The “elevator pitch”: not so uplifting?

Peter J. Denning is something of a computing hero to me. He formulated the concept of the working set, around which I based my MSc project and he has been personally very kind to me in reading and commenting on that report.

Elevator Pitch for Katie
Elevator Pitch for Katie (Photo credit: Marco Wessel)

So, the article has written (for the ACM), with Nicholas Dew, in which they debunk the idea of the “elevator pitch” as a key business tool is doubly interesting, as, in my “real” job, elevator pitches are regarded as essential tools of the trade:

To make this work, you need to re-interpret the pitch. It is not a transmission of information but an offer to havea conversation. It is often much easier to ask someone to join you in a conversation than it is to present a polished, sticky, commercial-grade presentation. A conversational pitch will get you closer to your idea being adopted.

Well worth reading the whole thing – it’s not long, though not quite of elevator pitch length either!

Computer scientists’ lousy citation style

I am reading this book: Soft Real-Time Systems: Predictability vs. Efficiency, and I am struck, once again, by the truly lousy style of publication reference that seem to be preferred by so many

Journal of the American Mathematical Society
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computer scientists,

The style used in the book appears to be that favoured by the American Mathematical Society – the so-called “authorship trigraph” – with references made up of letters from the author’s name followed by the last two figures of the year of original publication eg., [Bak91] which references in the bibliography:

[Bak91]        T.P. Baker. Stack-based scheduling of real-time processes. Journal of Real Time Systems, 3, 1991.

Now it is possible, if I were an expert in the field that I might recognise this reference, but it is far from helpful. When referencing papers written by multiple authors the system is hopeless – using the first letters of the first three authors and ignoring the rest, eg., [DGK^+02] is a real reference in the book to a paper with eight authors. I really doubt many people would get that straight away.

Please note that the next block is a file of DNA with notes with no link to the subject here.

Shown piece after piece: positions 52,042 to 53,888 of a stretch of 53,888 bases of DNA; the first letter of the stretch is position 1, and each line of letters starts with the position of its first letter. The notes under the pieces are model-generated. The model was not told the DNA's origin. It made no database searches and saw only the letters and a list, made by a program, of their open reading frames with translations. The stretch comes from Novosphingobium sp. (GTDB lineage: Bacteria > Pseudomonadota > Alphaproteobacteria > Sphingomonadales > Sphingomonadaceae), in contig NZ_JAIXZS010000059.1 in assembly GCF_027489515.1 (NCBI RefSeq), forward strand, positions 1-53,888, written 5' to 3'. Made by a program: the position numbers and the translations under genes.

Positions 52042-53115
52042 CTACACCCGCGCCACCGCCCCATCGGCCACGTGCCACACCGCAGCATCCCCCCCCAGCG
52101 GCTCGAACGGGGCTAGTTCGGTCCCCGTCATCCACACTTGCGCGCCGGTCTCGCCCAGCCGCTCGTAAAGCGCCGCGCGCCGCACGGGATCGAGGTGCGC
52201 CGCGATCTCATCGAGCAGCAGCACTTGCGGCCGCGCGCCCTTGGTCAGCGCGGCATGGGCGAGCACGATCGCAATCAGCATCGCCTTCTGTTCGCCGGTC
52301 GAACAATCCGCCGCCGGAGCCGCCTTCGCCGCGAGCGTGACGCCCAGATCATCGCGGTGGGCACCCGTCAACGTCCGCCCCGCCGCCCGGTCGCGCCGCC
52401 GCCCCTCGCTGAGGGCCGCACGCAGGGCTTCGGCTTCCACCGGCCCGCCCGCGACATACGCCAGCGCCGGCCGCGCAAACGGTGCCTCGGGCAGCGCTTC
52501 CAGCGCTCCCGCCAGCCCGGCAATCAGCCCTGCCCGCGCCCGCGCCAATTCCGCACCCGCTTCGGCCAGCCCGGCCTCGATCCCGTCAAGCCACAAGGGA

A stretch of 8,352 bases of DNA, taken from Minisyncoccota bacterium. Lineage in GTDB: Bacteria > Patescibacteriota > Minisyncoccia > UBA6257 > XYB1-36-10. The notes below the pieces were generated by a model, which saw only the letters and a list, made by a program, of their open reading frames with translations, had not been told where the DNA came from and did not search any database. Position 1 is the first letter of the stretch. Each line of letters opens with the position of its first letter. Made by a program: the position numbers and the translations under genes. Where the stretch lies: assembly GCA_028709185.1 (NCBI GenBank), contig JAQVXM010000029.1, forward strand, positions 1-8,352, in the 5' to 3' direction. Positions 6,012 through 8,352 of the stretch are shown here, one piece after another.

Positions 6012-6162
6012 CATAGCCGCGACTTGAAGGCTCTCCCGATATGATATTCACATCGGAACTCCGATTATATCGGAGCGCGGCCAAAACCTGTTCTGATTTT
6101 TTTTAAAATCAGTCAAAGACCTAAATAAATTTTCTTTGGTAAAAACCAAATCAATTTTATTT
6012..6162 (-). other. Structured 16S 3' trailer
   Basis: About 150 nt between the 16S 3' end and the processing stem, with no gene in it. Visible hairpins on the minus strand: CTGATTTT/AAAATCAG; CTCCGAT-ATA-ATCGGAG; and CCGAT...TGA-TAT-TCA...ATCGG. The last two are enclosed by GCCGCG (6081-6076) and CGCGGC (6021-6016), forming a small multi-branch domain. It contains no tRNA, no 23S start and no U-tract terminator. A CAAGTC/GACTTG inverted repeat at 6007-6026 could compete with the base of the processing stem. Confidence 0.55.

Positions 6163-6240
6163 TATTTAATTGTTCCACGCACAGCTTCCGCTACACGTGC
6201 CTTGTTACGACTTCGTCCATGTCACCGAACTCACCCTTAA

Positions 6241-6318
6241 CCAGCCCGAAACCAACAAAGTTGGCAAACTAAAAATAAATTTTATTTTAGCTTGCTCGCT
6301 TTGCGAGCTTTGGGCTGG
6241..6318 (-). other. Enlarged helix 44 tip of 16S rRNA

But at least this reference system contains slightly more than the IEEE‘s citation system, which demands papers are merely referenced by a bracketed number in the text, eg., [1].

These reference systems are so widely used that I worried that my own use of the Chicago system – which specifies author and year, eg., (Denning, 1970), would be frowned upon in Birkbeck – but a re read of the regulations showed their demand was for a consistent and well-recognised system.

The ACM, too, promote a sensible citation format eg., [Denning 1970].

Does this matter? Yes. I am sure many readers of these books and papers are students who are conducting literature reviews or similar exercises. Reading the original reference may often be important and having to flick back and forth to a bibliography to check the meaning of an incomprehensible reference is not calaculated to add to the sum of human happiness.

(I don’t have any real complaints about the book though – except that the translation is plainly a bit stilted – for instance, the first sentence of the book refers to real time systems being investigated “in the last years” – a fairly common mistake in syntax from non-English speakers and one that the editors really ought to have corrected. But the occasional infelicity of language does not detract from the book’s overall appeal.)